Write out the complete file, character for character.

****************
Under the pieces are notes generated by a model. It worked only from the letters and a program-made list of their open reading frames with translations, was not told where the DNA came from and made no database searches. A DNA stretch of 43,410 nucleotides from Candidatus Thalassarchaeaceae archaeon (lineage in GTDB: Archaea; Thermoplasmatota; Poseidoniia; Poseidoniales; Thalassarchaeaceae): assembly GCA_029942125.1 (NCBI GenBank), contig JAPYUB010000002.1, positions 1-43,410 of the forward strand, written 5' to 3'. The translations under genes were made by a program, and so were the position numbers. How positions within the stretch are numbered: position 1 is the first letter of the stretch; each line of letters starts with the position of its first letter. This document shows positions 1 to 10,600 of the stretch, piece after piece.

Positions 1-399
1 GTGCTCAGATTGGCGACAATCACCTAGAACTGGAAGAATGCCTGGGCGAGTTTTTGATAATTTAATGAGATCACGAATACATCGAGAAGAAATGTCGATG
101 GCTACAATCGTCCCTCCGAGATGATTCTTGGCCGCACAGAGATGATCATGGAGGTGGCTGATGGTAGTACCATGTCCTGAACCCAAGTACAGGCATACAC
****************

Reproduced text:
Under the pieces are notes generated by a model. It worked only from the letters and a program-made list of their open reading frames with translations, was not told where the DNA came from and made no database searches. A DNA stretch of 43,410 nucleotides from Candidatus Thalassarchaeaceae archaeon (lineage in GTDB: Archaea; Thermoplasmatota; Poseidoniia; Poseidoniales; Thalassarchaeaceae): assembly GCA_029942125.1 (NCBI GenBank), contig JAPYUB010000002.1, positions 1-43,410 of the forward strand, written 5' to 3'. The translations under genes were made by a program, and so were the position numbers. How positions within the stretch are numbered: position 1 is the first letter of the stretch; each line of letters starts with the position of its first letter. This document shows positions 1 to 10,600 of the stretch, piece after piece.

Positions 1-399
1 GTGCTCAGATTGGCGACAATCACCTAGAACTGGAAGAATGCCTGGGCGAGTTTTTGATAATTTAATGAGATCACGAATACATCGAGAAGAAATGTCGATG
101 GCTACAATCGTCCCTCCGAGATGATTCTTGGCCGCACAGAGATGATCATGGAGGTGGCTGATGGTAGTACCATGTCCTGAACCCAAGTACAGGCATACAC